20190707_095654 The ruins on the riverbank
While visiting Lithuania this time, I revisited some places I frequented in my childhood, but this time I wanted to see the nooks and corners of familiar spaces that I had never seen before. It's like, you live in your city, you go to the same places every day, you walk or ride a bus down the same streets, but you never check what's behind the buildings you pass every day. I used to ride a trolleybus to a music school 3-4 times a week after my regular school classes; the route went up the Kosciuškos street, parallel to the Neris river, but I never checked what was behind the buildings that lined the riverbank. Well, obviously, behind them was the river. But there was also a walkway that went along the backs of those buildings. Yet for whatever reason it just didn't figure into my perception of the world: it was simply missing from my map of the world.
And so when I came to Vilnius this time, I wanted to see what was there. I found a combination of ruins and still-functional buildings, all appearing to have been built sometime around the middle of last century. They were separated from the riverbank by a tall fence, sitting at a distance from the street. I could not tell if they were offices or apartment buildings, and whether they were still in use, except for those that had empty window holes. Such as these.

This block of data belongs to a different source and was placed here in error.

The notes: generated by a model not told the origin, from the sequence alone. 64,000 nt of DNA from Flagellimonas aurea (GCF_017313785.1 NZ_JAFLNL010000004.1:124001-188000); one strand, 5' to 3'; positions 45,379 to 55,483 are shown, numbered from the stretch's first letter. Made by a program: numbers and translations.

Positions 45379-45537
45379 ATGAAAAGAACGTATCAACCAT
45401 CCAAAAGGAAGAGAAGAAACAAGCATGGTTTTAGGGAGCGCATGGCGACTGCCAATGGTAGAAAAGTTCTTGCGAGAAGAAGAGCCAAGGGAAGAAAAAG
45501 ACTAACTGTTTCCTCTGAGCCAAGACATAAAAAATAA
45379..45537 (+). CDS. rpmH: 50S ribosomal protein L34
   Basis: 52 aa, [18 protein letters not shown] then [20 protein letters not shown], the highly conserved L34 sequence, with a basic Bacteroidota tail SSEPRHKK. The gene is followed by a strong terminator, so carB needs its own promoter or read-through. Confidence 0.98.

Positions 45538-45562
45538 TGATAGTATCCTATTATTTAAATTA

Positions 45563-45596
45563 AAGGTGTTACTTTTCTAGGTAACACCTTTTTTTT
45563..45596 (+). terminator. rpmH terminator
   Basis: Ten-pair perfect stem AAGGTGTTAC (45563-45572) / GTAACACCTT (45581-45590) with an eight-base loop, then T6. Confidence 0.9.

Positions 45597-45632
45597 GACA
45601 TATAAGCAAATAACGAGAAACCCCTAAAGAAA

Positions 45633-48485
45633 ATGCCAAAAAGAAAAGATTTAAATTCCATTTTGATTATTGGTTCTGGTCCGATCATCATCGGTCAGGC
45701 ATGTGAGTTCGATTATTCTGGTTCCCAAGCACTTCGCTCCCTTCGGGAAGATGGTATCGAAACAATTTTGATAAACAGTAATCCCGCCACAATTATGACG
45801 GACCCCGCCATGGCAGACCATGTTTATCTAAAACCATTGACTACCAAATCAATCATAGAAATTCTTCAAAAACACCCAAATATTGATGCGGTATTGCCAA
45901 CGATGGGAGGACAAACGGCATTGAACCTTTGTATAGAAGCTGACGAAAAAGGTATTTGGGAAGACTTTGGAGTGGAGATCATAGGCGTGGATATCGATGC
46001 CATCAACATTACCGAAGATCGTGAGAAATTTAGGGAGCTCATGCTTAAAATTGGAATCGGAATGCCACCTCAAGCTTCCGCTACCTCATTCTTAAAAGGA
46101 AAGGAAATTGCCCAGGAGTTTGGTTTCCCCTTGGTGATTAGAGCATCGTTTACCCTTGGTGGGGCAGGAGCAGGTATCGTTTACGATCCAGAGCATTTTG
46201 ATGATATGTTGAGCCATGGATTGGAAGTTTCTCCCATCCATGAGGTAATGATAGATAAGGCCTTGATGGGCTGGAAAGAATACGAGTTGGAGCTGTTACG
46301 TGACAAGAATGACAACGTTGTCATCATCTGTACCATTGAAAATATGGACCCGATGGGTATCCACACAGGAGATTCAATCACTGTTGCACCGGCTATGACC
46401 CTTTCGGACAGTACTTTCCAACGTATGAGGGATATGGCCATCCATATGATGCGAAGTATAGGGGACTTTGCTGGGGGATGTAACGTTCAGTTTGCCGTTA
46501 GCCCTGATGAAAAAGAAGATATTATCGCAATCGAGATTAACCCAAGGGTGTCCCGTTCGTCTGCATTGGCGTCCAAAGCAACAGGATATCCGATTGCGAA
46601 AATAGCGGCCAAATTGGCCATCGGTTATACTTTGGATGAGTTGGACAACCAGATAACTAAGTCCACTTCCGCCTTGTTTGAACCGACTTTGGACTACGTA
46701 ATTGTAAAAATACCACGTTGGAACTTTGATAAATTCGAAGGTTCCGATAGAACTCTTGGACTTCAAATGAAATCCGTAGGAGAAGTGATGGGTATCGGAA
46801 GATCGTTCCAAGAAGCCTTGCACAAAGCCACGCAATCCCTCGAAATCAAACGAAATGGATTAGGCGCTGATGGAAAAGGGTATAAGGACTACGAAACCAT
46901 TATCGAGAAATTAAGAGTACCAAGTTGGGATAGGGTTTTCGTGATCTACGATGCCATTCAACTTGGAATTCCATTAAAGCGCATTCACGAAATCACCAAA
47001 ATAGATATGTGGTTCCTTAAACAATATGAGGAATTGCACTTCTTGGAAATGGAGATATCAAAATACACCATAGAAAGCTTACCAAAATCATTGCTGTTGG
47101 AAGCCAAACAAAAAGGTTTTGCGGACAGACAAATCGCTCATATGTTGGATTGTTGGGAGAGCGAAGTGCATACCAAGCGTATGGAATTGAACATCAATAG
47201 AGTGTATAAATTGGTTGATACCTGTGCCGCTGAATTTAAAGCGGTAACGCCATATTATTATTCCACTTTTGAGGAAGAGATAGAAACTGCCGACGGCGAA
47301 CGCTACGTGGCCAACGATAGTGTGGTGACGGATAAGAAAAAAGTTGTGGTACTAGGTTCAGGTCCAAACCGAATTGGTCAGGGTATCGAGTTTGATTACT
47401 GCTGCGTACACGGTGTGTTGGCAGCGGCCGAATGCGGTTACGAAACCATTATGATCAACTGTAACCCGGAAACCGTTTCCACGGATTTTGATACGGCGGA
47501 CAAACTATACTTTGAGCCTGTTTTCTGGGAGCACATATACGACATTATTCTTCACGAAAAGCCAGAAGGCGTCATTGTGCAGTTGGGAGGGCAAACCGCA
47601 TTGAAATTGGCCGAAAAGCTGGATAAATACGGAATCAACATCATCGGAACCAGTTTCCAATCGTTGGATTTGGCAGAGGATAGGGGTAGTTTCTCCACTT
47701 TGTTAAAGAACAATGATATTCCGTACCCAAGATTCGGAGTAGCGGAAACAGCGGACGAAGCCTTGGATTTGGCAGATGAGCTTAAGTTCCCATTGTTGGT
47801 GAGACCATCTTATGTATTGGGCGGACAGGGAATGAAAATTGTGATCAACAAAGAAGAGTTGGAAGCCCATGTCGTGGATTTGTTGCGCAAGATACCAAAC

I like how the buildings are peeking from behind one another, nestled against the hill.
A little further down the riverbank, I found a Japanese garden. It was created by a Lithuanian designer of Japanese gardens who had studied Japanese garden design in Kyoto. Unfortunately, it is only open for a few hours on Sundays, and with our packed schedule I couldn't make it there during the extremely narrow open window.